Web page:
Huawei backs away from 3Leaf acquisition
CHICAGO (Reuters) - China's Huawei HWT.UL said it would back away from its acquisition of U.S. server technology company 3Leaf's assets, bowing to pressure from a U.S. government panel that had suggested it should divest the assets.
The U.S. government has been concerned about Huawei, China's largest telecommunications equipment maker, for years because of uncertainty over its relationship with the Chinese government.
Huawei was founded by a People's Liberation Army soldier, and opponents say it retains links with China's security services. Huawei has denied the links.
Huawei bought certain 3Leaf assets for $2 million last May but did not file with the Committee on Foreign Investment in the United States (CFIUS), which reviews deal for possible national security implications, until November.
According to Huawei, CFIUS suggested that the Chinese company voluntarily divest the assets.
As recently as February 14, Huawei said it would wait for a decision from the White House rather than divest.
Now it has changed its course.
"This was a difficult decision, however we have decided to accept the recommendation of CFIUS to withdraw our application to acquire specific assets of 3Leaf," Huawei said in a statement issued late on Friday night in the United States.
"Huawei will remain committed to long-term investment in the United States. The significant impact and attention that this transaction has caused were not what we intended. Rather, our intention was to go through all the procedures to reveal the truth about Huawei."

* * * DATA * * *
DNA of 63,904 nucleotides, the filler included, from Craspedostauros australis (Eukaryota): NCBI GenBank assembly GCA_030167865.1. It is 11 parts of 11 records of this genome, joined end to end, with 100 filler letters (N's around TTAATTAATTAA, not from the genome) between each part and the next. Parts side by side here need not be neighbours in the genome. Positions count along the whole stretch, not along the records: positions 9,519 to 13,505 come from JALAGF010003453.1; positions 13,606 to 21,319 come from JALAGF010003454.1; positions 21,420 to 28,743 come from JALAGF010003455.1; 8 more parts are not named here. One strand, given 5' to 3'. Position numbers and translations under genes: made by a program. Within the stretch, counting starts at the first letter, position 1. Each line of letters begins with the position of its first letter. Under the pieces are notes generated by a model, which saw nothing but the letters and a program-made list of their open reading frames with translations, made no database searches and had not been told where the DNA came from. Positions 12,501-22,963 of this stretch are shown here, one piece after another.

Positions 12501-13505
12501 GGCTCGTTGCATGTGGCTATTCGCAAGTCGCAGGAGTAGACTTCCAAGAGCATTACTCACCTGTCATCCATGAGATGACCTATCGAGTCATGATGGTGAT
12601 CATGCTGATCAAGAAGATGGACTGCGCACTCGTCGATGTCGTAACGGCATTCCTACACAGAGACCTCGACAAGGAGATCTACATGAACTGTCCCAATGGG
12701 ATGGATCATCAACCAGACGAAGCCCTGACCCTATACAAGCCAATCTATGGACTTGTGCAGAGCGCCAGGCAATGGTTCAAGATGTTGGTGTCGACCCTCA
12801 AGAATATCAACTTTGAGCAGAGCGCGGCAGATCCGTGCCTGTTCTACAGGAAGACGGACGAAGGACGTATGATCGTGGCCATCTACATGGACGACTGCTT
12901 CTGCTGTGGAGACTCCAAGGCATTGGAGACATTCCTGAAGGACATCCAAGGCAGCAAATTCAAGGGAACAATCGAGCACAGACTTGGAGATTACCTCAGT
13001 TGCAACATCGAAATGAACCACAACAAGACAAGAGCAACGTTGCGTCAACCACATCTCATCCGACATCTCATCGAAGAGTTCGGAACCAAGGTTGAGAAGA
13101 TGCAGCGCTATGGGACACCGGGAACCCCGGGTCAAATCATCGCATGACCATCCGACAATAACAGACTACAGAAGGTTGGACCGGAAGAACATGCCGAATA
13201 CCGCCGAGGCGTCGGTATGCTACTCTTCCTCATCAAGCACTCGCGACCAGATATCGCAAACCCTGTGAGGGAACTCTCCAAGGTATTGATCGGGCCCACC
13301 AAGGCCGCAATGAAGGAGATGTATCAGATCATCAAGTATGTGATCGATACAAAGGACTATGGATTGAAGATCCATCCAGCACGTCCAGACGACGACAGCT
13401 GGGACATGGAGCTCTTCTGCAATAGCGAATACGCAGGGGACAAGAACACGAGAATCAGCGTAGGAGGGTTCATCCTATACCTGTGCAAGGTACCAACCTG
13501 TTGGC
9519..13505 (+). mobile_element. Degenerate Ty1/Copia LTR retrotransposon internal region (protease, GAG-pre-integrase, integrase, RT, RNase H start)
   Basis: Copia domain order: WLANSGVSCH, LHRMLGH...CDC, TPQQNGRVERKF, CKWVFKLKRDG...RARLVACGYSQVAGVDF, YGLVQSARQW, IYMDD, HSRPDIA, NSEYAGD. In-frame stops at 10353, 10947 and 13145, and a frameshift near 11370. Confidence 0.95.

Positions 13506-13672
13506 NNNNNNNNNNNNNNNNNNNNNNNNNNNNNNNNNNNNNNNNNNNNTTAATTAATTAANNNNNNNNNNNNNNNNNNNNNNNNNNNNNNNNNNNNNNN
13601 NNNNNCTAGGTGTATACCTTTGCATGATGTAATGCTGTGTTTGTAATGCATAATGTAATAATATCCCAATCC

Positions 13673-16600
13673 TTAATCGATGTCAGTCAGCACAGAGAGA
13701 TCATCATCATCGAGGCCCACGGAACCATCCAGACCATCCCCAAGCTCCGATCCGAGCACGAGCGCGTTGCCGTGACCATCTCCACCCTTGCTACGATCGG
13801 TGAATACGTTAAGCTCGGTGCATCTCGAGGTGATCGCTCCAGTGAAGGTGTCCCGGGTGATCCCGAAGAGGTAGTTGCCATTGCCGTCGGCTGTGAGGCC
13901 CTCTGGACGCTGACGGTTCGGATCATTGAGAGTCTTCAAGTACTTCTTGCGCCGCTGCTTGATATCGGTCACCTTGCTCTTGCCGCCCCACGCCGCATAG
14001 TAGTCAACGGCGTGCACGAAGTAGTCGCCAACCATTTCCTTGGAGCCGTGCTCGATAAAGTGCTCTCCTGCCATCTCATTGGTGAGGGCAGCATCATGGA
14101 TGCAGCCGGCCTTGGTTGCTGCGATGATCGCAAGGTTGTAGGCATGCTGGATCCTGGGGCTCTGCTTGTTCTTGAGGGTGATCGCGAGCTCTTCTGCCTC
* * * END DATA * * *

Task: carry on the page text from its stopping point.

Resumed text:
Huawei is the world's No. 3 mobile gear maker behind Ericsson (ERICb.ST) and Nokia Siemens Networks, which is a joint venture of Nokia (NOK1V.HE) and Siemens (SIEGn.DE).
Alleged links with China's security services, which Huawei has denied, have torpedoed its U.S. deals in the past.
The company gave up a bid for 3Com in 2008 due to security concerns. In 2010, a group of Republican lawmakers raised national security concerns about Huawei's bid to supply mobile telecommunications equipment to Sprint Nextel Corp (S.N).
CFIUS is an inter-agency U.S. government panel that reviews deals with national security implications. Its members are drawn from the Defense, State, Homeland Security, Justice, Commerce and other departments.
NEW YORK - U.S. stocks fell on Thursday, with the Dow and S&P 500 dropping for a fifth straight session after a round of mixed economic data left traders guessing as to when the Federal Reserve would begin to slow its stimulus program. | Video
BEIJING/HONG KONG - China reiterated its opposition on Thursday to a European Union plan to limit airline carbon dioxide emissions and called for talks to resolve the issue a day after its major airlines refused to pay any carbon costs under the new law.